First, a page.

TCS Y2K Frequently Asked Questions

Jim Harwood

May 21, 1999


How does Forth deal with dates?

How is today's date determined?

What about the time of day? Sidereal time?

What about file dates?

Leap year?

What about precessing across the Y2K boundary?

Y2K - The Real Story






How does Forth deal with dates?

Forth documentation recommends the Nedjool variety from Tunisia over the California Imperial Valley date - oh, sorry, you mean THAT kind of date. The calendar date is carried in Forth as a binary 16-bit integer. The number represents the elapsed day count since Jan. 0, 1950. (Sorry, we programmers like to start with 0, not 1.) Whenever a month-day-year printout or display is required, Forth formats it from the day count on the fly. On January 1 of this year the day count number was 18,262. The date integer can go up to 32,767, so there are about 40 years left before it will roll over. This day number arrangement is a type of modified Julian date. The day count is in Universal time and therefore rolls over at 1400 hours HST.


How is today's date determined?

The TCS Forth system is self-contained, so it has to be told what the date and time are at the start of each session. Since it can't be guaranteed that we will never skip a day or more between startups, we can't just increment the day count every time the clock ticks over 24h as the primary way of keeping up the date, though that is done for proper datekeeping during the session.

The IRTF obtained a satellite time receiver and interfaced it to the Q-bus, so the day number of the current year and time of day in HST are automatically read by Forth when GO is typed, starting a session.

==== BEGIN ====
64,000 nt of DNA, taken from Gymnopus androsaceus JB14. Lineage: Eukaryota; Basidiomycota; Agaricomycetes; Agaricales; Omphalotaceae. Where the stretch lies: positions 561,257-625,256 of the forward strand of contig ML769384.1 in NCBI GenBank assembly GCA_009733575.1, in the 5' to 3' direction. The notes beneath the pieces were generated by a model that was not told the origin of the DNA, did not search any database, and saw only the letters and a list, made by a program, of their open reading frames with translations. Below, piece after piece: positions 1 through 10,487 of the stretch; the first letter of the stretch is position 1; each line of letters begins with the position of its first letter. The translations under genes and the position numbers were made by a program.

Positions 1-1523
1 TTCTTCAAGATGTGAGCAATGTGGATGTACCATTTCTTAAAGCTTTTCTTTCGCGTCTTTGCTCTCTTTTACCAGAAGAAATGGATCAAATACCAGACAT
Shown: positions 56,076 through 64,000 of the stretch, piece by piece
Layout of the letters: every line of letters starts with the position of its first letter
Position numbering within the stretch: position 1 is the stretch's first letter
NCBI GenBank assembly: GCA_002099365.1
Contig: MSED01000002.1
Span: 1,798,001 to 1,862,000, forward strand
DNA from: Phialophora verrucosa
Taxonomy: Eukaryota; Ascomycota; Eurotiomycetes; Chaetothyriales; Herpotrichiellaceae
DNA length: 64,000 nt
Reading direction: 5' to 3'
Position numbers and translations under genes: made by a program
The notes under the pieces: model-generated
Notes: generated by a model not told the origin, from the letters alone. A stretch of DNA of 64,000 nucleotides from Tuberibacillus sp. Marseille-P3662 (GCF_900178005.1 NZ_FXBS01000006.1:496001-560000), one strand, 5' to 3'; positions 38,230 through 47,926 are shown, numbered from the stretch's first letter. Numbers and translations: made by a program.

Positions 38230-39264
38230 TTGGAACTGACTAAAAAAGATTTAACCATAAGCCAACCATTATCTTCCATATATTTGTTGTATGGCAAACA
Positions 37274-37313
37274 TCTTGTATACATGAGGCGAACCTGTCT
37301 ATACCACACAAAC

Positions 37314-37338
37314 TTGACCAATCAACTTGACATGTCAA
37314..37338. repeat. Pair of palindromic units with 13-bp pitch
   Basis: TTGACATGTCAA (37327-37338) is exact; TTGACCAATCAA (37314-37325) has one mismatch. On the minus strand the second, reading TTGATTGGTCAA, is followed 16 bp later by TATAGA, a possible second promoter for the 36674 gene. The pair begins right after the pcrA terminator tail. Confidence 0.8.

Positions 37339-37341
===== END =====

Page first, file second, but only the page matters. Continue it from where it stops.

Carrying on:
The modified Julian day number for January 0 of the current year is manually edited into the system before the start of each new year by adding the appropriate number of days (365 or 366) to last year's number. This provides the current year. At the start of each session Forth is told what the day number of the current year is from the satellite receiver, or manual entry if we have to. The system uses that to derive the month and day of month.

The Forth system will keep proper track of the day count and therefore increment the year when the UTC clock rolls over at 2 PM HST on Dec. 31, if the system is running that afternoon (it doesn't have to be), but for the night of Jan. 1 the newly edited diskettes with the updated modified Julian date must be used. The rollover day update is just the increment of an integer, and there is no significance in any particular number that that integer is carrying.

Note that the satellite receiver is in HST, and Forth knows enough to do the proper conversion to UTC time, date, and year if the session starts after 2 PM HST on Dec. 31.

New diskettes prepared for the year 2000 are at the IRTF.


What about the time of day? Sidereal time?